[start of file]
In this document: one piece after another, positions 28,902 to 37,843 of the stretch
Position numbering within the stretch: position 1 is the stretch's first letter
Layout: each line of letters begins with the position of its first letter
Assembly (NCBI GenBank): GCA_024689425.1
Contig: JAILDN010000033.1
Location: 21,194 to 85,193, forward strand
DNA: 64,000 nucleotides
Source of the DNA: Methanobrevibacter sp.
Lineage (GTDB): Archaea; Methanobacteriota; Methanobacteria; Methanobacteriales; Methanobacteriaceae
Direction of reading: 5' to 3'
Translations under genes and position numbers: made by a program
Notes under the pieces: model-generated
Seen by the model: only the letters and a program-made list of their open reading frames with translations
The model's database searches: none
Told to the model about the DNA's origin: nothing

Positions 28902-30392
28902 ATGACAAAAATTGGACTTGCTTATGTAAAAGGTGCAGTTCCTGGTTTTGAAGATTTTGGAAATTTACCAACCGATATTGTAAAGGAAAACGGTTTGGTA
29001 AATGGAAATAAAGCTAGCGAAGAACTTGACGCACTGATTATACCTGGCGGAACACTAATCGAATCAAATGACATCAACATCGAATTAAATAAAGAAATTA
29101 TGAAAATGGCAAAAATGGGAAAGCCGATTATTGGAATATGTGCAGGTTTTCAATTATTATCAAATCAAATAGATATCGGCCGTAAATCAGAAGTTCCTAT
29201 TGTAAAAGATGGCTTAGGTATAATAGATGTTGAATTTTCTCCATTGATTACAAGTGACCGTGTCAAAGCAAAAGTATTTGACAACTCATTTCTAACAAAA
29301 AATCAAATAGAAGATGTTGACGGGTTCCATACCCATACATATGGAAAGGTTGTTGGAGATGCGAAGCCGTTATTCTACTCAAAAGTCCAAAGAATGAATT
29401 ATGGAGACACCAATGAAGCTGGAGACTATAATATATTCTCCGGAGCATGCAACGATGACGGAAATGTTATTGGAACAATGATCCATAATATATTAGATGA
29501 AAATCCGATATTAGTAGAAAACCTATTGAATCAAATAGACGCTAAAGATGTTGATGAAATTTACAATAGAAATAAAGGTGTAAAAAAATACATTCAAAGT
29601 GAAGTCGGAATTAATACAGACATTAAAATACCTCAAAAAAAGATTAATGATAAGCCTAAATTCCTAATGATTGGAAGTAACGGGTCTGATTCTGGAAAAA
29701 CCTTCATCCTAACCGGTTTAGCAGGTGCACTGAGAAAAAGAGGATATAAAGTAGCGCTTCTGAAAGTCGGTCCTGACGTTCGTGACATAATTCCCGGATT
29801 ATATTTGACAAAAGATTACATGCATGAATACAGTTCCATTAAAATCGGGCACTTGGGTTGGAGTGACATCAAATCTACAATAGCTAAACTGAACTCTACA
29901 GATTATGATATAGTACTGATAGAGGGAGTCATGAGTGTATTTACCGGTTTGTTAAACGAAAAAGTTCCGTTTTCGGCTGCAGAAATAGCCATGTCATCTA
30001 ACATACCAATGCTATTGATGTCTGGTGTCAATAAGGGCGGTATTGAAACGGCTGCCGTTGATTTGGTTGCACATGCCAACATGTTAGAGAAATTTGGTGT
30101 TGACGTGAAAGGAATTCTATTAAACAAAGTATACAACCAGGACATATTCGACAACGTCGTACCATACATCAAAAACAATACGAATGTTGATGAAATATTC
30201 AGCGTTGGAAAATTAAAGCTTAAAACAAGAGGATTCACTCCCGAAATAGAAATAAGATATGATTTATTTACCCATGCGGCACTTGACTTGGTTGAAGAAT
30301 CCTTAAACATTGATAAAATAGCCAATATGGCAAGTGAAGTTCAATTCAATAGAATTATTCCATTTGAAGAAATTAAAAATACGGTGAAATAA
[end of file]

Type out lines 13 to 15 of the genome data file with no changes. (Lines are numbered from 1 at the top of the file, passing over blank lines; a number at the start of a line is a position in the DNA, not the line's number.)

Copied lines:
Seen by the model: only the letters and a program-made list of their open reading frames with translations
The model's database searches: none
Told to the model about the DNA's origin: nothing